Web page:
P. T. Chinn is Suspended: Prominent Owner One of Seven Affected by Canadian Ruling, Daily Racing Form, 1910-07-31


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P. T. CHINN IS SUSPENDED PROMINENT OWNER ONE OF SEVEN AFFECTED BY CANADIAN RULING. Four Jockeys, a Valet and a Clocker Included in Suspension Meted Out as Result of Investigation Made by Judges Price and Nelson. r.uffalo, N. Y., July 30. — A sensational ruling, reminding turfmen of one by Capt. James Rees at New Orleans several years ago, was handed down by Judges Charles F. Price and Francis Nelson this afternoon. The judicial action came as an aftermath of the Caper Sauce-Mill on the Floss, the Mou-creif-Redwine and the Dr. Koch-Dr. Heard races run recently at Windsor, and brought suspension to jockeys Pease, Palms, J. Henry and P. Kelleher; •eorge Kelly, a valet; Coley Thompson, a clocker, and owner P. T. Chinn. Kellehers suspension was for an alleged fraudulent ride on the Jumper, Dr. Heard, in a steeplechase race won by Dr. Koch. In the race previous to the one in question Kelleher rode Dr. Heard and led to the last fence, where his mount fell. The horse was heavily supiwrted at a long price, but in his next effort, and mling favorite. Dr. Heard had no speed and figured in a sorry exhibition. Osage was alleged to be the "nominee" in this race ami was backed from 4 to 1 to 11 to 5, but did no better than finish second. Kelleher claimed that he was told to ride a waiting race, but this was refuted by trainer George Cochran, who said that he instructed Kelleher to. go on and ride in the same maimer as before, when Dr. Heard led his field until he fell. Kelleher also claimed that the horse had a hemorrhage after he fell. but this was denied by Dr. McQueen, who said that he examined Dr. Heard and advised his owner to start the horse, as he was in saw condition. The troubles of Pease arose from his handling of Woodlane on July 18, besides the part he played in the Caper Sauce race of July 22. In tbe former case Woodbine receded in the iM-tting and Peases effort was lamentably weak. He gave as an excuse for his Caper Sauce failure that he was cautioned by trainer Simons not to use his whip. The judges were satisfied that Pease deliberately pulled Caper Sauce. Starter Dado told the judges that when the break came Pease palled towards the outside fence, carrying other horses with him. and on the baekstretch he permitted Mill on the Floss to steal away into a seven-lengths lead. Roundiug the stretch turn Pease released his hold on Caper Stance and the latter moved up stoutly, but in the homestretch and more especially !■ rln final sixteenth he again took up. Evidence was produced which showed that Mtis-grave. who rode Mill on the Floss, had been offered 50 to win. When asked by the judges if this was true Musgrave at first denied it. but afterward said that a valet had offered him that amount iu the cvent that he won. After the third race had been run that day Judge Price again asked Musgrave if he had succeeded in rememliering what valet had made the offer, but his memory still needed prompting and he was told that if he was unable 1o refresh his memory by the last race he Would be suspended. After the races Musgrave sought out the judges and admitted that be had told an untruth when he said that he did not know the name of the party who hail approach* d him. and then stated that it was Ins own valet, Aaron Hester, who bad made the offer. The latter claimed that the proposition was made by Coley Thompson, who was supposed to be acting for Joseph Yeager. Mr. Yoager denied this, elaiming that he never promised Musgrave anything for win ■lag, either directly or indirectly. Thompson said at first that he had not been iu the paddock, but afterward he remembered that ho had gone to that enclosure to collect some money that a valet borrowed from him to buy satuhviehes. Yeager admitted that he had wagered on Mill on the Floss and gave as a reason that ho thought Caper Sauce to be sour and sore. Musgrave afterward asked the judges if he might aecept the 50 for winning and was told that it was a contravention of the rules to accept money from anyone except the owner of the horse. Pease claimed that he had been told that Mill on the Floss had lost her speed and that he was not to hurry his mount in the early stages of the race. The next day J. W. Schorr suggested that Pease, lie given another opjiortunity id telling what he know, and when the boy was asked if he had ever been approached to pull a horse, he said that at Hamilton W. A. BorttscbeH had asked him to place Cooaey K. This brought Mr. Bnrttscheil into the matter, and iu the course of his examination Instated that he bed been approached at Windsor the , day that he won with Port Worth and CooMey K.. and that he was asked to place the latter and permit Btsfford to win, and C at Mr. Chinn would have Ked-wine placed aOjd permit Fort Worth to win. Jockey Calms handling of MotKTeif in his race was so palpably bad that he was suspended before he dismounted. The bey denied that In- pulled the horse, but said that fleOTgt Kelly, valet for iockey Henry, had offered him to pull to Bedwlne. Henry McHaniel. trainer of Monereif. was not satis-tied with Palms ride and said that the boy apparently made no effort. Palms said that when he Was approached by Kelly, he asked who was behind the scheme, but that Kelly made no reply. Palms was Confronted by Kelly, who made a general denial and said that he never even Ipake to lulms on the day in ouestinn. lackey Goldstein, who rode Teddy Hear In a maiden race, told his employer, A. a. Weston, that he had been offered 0O to permit Flmeta Hamilton to win and afterward repeated the sam- story lo Kd Moore, a cloeker. Goldstein left fpr New York on the closing day of the Windsor mooting, but retained and gave the above testimony. Goldstein claimed that be had at first been offered 01 by Henry and that afterward, while on the way to tbe post! Henry said that S. A. Cloptou would give him 00 if be would pnll. P. T. Chinn entered a general denial against the charges and offered to make an affidavit that ho had no dealing either directly os indirectly with either Calms. BarttscbeH or Goldstein, Mr. Clonton also denied that be had ever made any offers cither for himself or Mr. Chinn. The officials have passed the eases on to the Canadian Racing Associations for final action. Albert Simons, trainee for John W. Schorr, was also called upon and was questioned hv ti-.,- officials, but no action in his ease or that of S. A. Clopton was taken. Judge Price will remain here a couple of days before leaving for Atlantic City. Horse BSCS and mre-goers who have congregated here in anticipation of the meeting which was to have opened at Fort Erie this afternoon are in a quandary. No definite date baa been set for the opening and all depends upon Ihe sett lenient of the Grand Trunk strike. The general opinion is that if a settlement is not made by Tuesday or Wedaesday next, the meeting will be postponed until October. Have Leary this afternoon shipped Fitz Herbert to Saratoga.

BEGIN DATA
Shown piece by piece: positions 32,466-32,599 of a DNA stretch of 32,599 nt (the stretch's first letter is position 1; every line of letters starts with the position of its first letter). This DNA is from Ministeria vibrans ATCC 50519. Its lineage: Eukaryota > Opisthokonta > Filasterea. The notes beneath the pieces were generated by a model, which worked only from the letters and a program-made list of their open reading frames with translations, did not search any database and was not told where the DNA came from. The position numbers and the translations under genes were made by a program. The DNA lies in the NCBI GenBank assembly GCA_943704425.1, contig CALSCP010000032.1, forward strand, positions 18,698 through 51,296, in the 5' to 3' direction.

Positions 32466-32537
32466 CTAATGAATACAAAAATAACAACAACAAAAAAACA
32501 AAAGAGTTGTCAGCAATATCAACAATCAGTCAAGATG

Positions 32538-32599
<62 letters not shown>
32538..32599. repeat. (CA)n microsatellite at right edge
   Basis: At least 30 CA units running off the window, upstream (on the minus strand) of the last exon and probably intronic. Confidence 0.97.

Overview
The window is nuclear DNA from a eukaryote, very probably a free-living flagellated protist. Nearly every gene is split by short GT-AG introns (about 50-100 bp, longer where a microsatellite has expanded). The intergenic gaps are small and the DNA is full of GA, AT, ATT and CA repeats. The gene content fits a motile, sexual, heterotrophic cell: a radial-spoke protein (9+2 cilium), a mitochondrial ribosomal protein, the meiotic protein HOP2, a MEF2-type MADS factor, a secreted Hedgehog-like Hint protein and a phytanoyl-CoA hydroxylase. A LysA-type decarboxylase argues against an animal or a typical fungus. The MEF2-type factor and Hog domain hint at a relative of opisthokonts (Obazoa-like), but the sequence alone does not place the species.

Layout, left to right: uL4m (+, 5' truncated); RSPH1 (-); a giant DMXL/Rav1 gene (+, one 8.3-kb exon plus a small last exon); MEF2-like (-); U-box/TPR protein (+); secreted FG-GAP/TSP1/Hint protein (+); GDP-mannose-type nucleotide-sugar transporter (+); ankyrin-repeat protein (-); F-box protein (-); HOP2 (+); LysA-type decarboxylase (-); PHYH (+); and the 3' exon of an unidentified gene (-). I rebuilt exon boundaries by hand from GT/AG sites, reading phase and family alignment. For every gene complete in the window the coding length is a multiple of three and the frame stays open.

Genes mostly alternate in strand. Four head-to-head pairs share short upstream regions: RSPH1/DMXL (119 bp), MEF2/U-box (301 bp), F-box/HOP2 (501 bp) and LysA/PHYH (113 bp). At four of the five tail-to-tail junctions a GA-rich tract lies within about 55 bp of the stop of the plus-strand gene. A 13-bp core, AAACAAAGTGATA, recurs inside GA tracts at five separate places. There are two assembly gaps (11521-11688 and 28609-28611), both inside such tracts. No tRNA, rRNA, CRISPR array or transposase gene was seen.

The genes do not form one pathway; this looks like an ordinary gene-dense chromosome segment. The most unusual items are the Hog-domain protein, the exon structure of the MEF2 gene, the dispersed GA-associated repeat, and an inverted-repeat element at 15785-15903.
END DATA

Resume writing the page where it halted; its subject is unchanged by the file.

Persistent Link: https://drf.uky.edu/catalog/1910s/drf1910073101/drf1910073101_1_10
Local Identifier: drf1910073101_1_10
Library of Congress Record: https://lccn.loc.gov/unk82075800